I am your neighbor. Iíve also been convicted of five felonies and was previously designated a career criminal. I have served more than 25 years in prison. Whether people like me are good or bad neighbors when we leave prison depends largely on whether we have access to rehabilitation programs during our incarceration.
I, for one, benefited from the programs offered by the Florida Department of Corrections. I am deeply grateful for the people who run these programs and helped me make the changes necessary to live a full, productive life outside prison walls. If we take away programs that give people like me the tools we need to succeed, not everyone will have the chance I did.
I am deeply concerned that the Florida Department of Corrections has decided to cut rehabilitation programs to make up for its budget shortfall. Substance-abuse treatment, community-based re-entry programs and mental health services are critical to helping incarcerated people successfully transition from prison home to our communities.
Substance abuse was not the cause of my criminal conduct, but it set the stage for a life that was susceptible to crime and helped to facilitate my criminal behavior. I was not arrested each time I got drunk, but I was drunk each time I was arrested.
I started getting in trouble in my teens as my abuse of alcohol and drugs began. This addictive behavior escalated during my enlistment in the Air Force and eventually led me to prison at the age of 22. I served 4Ĺ years without addressing my substance-abuse issue. Prison was hard and violent, and I came out with an attitude of anger and resentment and a firm resolution to never, ever go back to prison.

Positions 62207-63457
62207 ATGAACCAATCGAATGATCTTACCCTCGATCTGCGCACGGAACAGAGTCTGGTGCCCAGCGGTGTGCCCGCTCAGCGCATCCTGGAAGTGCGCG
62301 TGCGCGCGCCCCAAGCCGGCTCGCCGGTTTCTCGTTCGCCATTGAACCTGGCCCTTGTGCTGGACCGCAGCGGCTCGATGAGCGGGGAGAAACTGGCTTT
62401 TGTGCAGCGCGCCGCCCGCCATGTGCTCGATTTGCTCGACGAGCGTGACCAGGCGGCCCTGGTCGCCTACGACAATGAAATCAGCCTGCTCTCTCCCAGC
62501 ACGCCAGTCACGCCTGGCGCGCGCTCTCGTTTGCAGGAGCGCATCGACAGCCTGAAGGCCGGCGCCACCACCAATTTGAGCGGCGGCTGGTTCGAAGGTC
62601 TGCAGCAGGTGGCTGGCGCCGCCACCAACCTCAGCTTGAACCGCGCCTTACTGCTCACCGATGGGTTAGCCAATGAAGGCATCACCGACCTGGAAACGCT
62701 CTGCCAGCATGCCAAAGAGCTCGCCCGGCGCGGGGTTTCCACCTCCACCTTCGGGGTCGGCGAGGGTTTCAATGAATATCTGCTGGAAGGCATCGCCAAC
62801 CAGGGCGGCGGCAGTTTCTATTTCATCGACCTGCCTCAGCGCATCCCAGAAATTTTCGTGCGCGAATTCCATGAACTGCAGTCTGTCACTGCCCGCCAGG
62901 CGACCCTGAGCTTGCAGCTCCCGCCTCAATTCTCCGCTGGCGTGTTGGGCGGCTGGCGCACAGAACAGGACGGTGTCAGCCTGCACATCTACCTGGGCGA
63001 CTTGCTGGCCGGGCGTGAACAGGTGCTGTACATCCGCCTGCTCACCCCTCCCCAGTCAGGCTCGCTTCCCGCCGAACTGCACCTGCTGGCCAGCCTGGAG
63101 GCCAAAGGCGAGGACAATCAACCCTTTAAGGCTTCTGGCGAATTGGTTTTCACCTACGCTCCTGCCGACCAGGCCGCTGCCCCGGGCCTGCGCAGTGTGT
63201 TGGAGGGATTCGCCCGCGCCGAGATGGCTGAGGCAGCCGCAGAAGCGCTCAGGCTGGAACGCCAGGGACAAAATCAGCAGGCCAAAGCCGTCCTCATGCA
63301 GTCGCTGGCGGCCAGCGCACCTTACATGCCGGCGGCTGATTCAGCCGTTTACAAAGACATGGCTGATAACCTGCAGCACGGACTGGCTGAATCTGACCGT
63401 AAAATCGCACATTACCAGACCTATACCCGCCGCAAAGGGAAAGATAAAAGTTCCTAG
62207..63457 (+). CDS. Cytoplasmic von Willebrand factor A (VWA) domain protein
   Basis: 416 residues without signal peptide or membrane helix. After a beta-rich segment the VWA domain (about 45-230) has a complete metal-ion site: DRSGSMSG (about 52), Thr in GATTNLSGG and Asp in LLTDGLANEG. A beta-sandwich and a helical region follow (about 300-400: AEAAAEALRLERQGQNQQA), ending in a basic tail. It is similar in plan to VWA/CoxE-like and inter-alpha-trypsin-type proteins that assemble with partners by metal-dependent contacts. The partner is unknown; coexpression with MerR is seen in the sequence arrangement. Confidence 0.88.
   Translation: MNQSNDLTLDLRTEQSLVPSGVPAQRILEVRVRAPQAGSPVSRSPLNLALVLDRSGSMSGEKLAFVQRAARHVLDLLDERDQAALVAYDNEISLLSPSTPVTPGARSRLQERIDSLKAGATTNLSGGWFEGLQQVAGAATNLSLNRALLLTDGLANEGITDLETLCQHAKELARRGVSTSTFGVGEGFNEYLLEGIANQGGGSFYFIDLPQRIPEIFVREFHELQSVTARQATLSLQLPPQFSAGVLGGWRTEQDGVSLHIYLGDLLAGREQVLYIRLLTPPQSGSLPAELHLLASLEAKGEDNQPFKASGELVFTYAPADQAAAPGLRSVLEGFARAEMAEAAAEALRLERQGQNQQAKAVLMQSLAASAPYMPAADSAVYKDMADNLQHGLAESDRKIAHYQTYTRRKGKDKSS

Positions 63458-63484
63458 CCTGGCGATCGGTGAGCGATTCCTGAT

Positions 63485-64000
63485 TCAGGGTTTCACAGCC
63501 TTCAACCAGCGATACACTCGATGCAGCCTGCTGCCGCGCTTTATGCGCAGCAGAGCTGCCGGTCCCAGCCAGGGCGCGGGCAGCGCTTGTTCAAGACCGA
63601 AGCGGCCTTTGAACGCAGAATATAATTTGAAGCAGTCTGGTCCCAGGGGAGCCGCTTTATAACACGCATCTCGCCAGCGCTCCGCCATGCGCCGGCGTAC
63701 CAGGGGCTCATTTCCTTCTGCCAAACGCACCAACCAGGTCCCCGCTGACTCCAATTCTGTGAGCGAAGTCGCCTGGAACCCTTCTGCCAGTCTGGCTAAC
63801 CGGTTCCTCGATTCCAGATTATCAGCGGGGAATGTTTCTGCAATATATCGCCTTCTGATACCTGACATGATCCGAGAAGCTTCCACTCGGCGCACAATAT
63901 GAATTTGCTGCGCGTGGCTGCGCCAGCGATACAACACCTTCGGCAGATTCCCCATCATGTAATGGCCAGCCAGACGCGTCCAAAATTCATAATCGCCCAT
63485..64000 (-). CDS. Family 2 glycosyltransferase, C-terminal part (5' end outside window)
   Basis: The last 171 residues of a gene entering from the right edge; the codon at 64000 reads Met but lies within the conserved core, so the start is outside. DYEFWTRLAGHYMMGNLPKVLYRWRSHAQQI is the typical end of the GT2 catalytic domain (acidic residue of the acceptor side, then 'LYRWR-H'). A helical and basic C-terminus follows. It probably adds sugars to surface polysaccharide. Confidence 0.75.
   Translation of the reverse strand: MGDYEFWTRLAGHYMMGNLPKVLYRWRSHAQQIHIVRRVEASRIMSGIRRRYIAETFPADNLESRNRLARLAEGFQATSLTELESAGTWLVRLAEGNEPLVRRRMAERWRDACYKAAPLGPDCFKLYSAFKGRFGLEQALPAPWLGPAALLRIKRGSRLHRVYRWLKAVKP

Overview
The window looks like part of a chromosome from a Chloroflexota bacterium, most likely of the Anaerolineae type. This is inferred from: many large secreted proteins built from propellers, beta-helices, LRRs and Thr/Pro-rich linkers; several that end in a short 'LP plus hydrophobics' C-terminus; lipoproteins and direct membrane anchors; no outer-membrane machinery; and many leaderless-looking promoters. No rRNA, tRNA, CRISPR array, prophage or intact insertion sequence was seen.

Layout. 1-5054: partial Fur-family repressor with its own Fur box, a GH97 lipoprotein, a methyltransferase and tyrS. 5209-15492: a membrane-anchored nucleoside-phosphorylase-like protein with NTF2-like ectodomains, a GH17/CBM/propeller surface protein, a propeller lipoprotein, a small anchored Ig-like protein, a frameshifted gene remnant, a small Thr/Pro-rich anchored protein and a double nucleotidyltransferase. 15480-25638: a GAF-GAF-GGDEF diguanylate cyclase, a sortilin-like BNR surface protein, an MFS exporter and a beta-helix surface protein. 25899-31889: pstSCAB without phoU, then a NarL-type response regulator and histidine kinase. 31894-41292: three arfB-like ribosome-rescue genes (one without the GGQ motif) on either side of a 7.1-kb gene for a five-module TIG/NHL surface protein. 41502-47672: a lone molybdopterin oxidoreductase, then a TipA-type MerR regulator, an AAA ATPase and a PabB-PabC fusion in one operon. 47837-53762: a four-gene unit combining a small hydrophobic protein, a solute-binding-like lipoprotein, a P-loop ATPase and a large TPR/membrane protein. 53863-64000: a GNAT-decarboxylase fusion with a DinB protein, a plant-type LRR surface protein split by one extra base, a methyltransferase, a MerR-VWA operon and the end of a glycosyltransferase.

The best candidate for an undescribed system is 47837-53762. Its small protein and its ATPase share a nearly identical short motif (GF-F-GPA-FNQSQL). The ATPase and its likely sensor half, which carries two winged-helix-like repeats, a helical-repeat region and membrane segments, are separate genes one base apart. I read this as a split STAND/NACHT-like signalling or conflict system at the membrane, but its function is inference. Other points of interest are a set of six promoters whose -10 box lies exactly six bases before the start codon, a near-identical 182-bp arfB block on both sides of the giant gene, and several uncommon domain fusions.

Despite being "scared straight," I continued to drink and use drugs. That was until Aug. 27, 1991, when I came out of an alcohol-induced blackout in a jail cell and had to ask the jailer why I was there ó what had I done this time? Burglary of a conveyance with assault earned me a 35-year career-criminal prison sentence.
Fortunately for me, the Florida Department of Corrections offered substance-abuse treatment. I volunteered for and completed several substance-abuse programs during my final prison stint. I changed. If I had not changed, I would not have earned my release and I might have died in prison.
Today I am a loving husband, successful business owner and a good neighbor. I am rehabilitated and mentor others in a long-term recovery lifestyle.
These programs work. I am where I am today because of them. People like me need these programs so we can go home, find jobs, provide stability for our families and become good neighbors. People like you need these programs, too, because people like me are your neighbors.
Cutting programs that are proven to reduce recidivism and lower long-term costs to the state is not the way to pay for our expensive prison system. Taking away resources that help prepare people for productive and healthy lives outside of prison is counter-productive.
It is time for our state officials to step up and start fixing our bloated, costly, and ineffective criminal justice system. Lawmakers must adopt smart policies that will reduce our prison population, save our tax dollars and keep us safer, and that includes funding rehabilitation programs.
I recently read that about 33,000 people are released from prison each year. Some of these people will certainly become our neighbors. This is not somebody elseís problem. It is all of ours.
We as a society are going to pay. The questions we must confront are how, and how much, do we want to pay? We can pay a smaller amount to rehabilitate people like me or pay much more to re-incarcerate people if they are released without rehabilitation.
Ron Baker is president and CEO of Prisoner Connections LLC, which works with attorneys in post-conviction and appellate litigation to serve Florida prisonersí legal needs and to protect their constitutional rights.. He lives in Riverview.